1080i refers to an interlaced HDTV signal with 1080 horizontal lines and an Aspect ratio of 16:9 (1.78:1). All major HDTV broadcasting standards include a 1080i format which has a Resolution of 1920x1080, however there are other formats, including HDV and AVCHD for camcorders, which utilize 1080i images with a resolution of 1440x1080. Confusing matters even further, a 4:3 (1.33:1) image broadcast in 1080i (1920x1080) uses the center 1440 Pixels for the image, with 240 pixel wide pillarbox borders on each side.
For HDTVs themselves 1080i can also have different meanings. While you might expect a 1080i HDTV to have a resolution of 1920x1080, this isn't always the case. For many flat panel 1080i HDTVs the actual Native Resolution is 1366x768. While these TVs accept 1080i input signals (as do all HDTVs) they must scale them down to their native resolution, resulting in somewhat lower picture quality.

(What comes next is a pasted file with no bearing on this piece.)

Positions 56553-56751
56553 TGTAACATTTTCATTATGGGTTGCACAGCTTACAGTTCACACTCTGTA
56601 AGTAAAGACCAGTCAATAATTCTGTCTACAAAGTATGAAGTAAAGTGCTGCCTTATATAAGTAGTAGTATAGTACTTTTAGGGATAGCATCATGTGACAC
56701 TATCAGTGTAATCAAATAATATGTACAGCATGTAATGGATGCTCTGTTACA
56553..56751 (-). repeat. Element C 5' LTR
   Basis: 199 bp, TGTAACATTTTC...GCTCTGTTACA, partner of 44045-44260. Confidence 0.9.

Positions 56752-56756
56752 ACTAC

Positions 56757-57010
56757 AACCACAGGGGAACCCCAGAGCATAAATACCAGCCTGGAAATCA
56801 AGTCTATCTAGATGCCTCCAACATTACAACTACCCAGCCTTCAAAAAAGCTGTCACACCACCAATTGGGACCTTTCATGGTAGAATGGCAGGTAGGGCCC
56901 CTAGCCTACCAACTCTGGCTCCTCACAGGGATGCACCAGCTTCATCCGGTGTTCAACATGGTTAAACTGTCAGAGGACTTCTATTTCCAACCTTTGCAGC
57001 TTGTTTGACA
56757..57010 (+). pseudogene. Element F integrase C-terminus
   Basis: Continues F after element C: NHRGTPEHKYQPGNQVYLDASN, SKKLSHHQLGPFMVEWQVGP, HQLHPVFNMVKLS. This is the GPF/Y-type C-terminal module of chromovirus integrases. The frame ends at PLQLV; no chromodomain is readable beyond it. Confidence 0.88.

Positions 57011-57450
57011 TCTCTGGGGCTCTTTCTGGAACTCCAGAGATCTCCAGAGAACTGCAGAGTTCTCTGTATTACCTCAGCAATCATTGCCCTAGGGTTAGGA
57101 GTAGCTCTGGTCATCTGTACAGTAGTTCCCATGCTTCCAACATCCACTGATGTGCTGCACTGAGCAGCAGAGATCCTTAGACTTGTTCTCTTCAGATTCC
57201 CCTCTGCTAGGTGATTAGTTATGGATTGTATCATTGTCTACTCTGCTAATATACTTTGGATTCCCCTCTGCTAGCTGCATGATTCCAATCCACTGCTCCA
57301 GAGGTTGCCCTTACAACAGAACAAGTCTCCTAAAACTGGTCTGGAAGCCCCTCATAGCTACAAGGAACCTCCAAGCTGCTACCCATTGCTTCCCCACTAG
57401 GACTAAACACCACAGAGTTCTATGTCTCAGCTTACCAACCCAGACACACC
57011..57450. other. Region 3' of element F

The obvious advantage to 1080i resolution is that it uses the highest (standard) resolution available for TV signals and consumer electronics equipment. It can also be better for older (analog) interlaced video, which was a standard format to use for TV broadcasting (and video tape) for decades.
Although there are HDTV broadcasts in 1080i, many channels broadcast in 720p. These broadcasts must be upscaled by any 1080i HDTV. This is particularly true of sports channels. Additionally, regardless of the capabilities of the display, the video encoding currently used for HD video allow a maximum of 30fps for 1080i, while 720p may be encoded at 60fps.